One of the most influential artists of the 20th century, Pablo Picasso (1881–1973) set the tone for modern and contemporary art as we know it. He is remembered most for cofounding Cubism with fellow artist Georges Braque. A master of all mediums and forms of expression—from painting to drawing, prints, collage, sculpture, ceramics, and theatre design—his prolific career spanned his entire life. A genius of painting, Picasso’s works are featured in the new publication, The Metropolitan Museum of Art: Masterpiece Paintings.
Seated Harlequin (1901) falls into Picasso’s Blue Period. One of six café scenes Picasso painted in Paris at the age of 21, the work shows the influence of Degas, Manet, Van Gogh, and Lautrec’s paintings on the subject. Picasso’s own interpretation features the melancholy clown Pierrot from the Italian commedia dell’arte. Pierrot is often portrayed in a state of grieving, having lost his love Columbine to the character Harlequin. Painted in somber tones of blue, Picasso’s Pierrot most likely represents his friend Carles Casagemas, who had at the time recently committed suicide. The characteristic costume of Pierrot, with his painted white face and ruff, were later additions. The wallpaper plays tribute to Van Gogh’s La Bercuse. Seated Harlequin (1901) is available in both a print and poster at store.metmuseum.org.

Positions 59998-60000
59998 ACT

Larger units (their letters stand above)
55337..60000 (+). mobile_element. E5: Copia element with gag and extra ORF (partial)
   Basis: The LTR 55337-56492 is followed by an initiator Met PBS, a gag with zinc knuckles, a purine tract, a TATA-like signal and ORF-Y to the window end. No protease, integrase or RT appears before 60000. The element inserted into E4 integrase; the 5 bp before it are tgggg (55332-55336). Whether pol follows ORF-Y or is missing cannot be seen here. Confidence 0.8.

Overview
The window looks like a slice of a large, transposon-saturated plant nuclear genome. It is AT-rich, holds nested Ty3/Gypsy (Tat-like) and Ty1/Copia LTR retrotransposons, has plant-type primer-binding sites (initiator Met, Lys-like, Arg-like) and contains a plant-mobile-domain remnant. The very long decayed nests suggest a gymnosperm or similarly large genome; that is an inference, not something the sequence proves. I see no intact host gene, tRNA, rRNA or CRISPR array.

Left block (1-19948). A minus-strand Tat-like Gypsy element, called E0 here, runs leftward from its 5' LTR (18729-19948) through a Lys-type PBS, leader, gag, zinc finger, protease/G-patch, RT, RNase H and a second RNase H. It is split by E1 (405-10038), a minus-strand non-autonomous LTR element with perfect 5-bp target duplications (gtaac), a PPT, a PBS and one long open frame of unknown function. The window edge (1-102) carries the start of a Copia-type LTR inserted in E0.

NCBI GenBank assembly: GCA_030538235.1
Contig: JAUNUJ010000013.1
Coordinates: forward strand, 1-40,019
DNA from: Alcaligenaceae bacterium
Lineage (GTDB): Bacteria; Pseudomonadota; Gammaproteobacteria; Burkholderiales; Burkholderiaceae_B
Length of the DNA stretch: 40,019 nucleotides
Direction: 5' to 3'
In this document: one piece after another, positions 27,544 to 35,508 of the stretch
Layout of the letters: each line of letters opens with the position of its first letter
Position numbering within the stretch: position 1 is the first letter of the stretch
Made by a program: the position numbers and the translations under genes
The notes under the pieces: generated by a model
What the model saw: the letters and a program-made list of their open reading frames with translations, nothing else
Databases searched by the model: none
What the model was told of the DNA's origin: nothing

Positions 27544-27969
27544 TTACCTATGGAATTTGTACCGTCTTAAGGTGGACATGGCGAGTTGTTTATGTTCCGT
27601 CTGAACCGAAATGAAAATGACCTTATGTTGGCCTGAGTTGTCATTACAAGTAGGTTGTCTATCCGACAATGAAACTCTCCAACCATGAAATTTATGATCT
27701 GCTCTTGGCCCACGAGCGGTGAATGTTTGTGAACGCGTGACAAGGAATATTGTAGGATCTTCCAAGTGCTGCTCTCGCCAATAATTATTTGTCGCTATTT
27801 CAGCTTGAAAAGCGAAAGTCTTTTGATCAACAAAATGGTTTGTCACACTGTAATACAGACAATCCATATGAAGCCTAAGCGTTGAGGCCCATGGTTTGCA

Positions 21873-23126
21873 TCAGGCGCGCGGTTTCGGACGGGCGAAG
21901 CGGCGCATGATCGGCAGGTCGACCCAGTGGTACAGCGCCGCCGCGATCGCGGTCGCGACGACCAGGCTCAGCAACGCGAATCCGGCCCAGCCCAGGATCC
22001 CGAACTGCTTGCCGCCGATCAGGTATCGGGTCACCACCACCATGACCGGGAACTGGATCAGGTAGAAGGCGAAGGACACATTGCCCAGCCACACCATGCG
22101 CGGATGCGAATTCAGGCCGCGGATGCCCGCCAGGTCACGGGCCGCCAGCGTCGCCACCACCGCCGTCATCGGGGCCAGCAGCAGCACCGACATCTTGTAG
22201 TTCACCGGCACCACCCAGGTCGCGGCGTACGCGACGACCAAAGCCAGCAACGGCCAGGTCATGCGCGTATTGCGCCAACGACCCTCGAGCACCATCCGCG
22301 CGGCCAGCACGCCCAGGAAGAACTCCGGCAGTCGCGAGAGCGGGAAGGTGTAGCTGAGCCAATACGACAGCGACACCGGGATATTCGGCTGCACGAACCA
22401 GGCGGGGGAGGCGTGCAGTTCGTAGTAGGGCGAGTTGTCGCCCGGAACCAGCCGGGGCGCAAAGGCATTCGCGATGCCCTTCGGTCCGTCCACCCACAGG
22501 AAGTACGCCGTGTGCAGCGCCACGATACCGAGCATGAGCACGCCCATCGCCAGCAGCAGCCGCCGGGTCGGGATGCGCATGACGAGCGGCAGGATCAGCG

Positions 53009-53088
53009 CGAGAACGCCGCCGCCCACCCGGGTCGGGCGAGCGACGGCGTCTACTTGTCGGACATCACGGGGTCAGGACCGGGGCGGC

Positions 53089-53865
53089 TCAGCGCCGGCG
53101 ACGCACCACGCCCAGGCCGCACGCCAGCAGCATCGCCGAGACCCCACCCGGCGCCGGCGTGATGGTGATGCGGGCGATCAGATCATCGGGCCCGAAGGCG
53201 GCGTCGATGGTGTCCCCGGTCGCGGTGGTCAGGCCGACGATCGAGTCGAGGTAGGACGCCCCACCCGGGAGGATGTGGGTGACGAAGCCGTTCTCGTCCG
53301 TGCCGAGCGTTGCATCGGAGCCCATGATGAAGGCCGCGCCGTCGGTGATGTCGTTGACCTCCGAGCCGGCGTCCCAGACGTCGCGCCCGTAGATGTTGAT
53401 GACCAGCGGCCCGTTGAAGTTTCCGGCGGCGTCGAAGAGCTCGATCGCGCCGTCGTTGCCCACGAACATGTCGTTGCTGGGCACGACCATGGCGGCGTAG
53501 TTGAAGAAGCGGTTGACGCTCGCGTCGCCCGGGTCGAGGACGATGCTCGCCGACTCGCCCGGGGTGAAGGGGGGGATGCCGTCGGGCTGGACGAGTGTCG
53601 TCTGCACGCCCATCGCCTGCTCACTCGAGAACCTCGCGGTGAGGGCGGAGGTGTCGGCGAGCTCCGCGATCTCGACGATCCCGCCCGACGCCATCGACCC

Van Gogh’s portrait of Augustine Roulin, titled La Berceuse, was painted in 1889. Picasso’s dealer in Paris, Ambroise Vollard, had acquired this painting and its influence can be seen in Seated Harlequin.
Following his Blue Period, Picasso transitioned into a Rose Period, in which his work warmed in color and further utilized themes of clowns and circuses. Continuing the story of the Italian commedia dell’arte, Picasso’s 1905 work At the Lapin Agile features Picasso himself as the character Harlequin. It is no coincidence that he cast himself in this role. Seated next to him is his recent lover Germaine Pichot, who was the unrequited obsession of his late friend Carles Casagemas. The handling of her face is possibly influenced by the posters of Toulouse-Lautrec, seen around Paris at the time. Pictured in the background playing the guitar is the patron of the painting and owner of the Montmartre cabaret, Le Lapin Agile.
Henri de Toulouse Lautrec’s graphic lithograph, Divan Japonais, 1892–93, very likely resonated with Picasso when he painted Germaine Pichot.
Discover more of Picasso’s works in The Metropolitan Museum of Art: Masterpiece Paintings.
The lead image is Reading at a Table by Pablo Picasso (Spanish, 1881–1973) 1934, oil on canvas from The Met collection.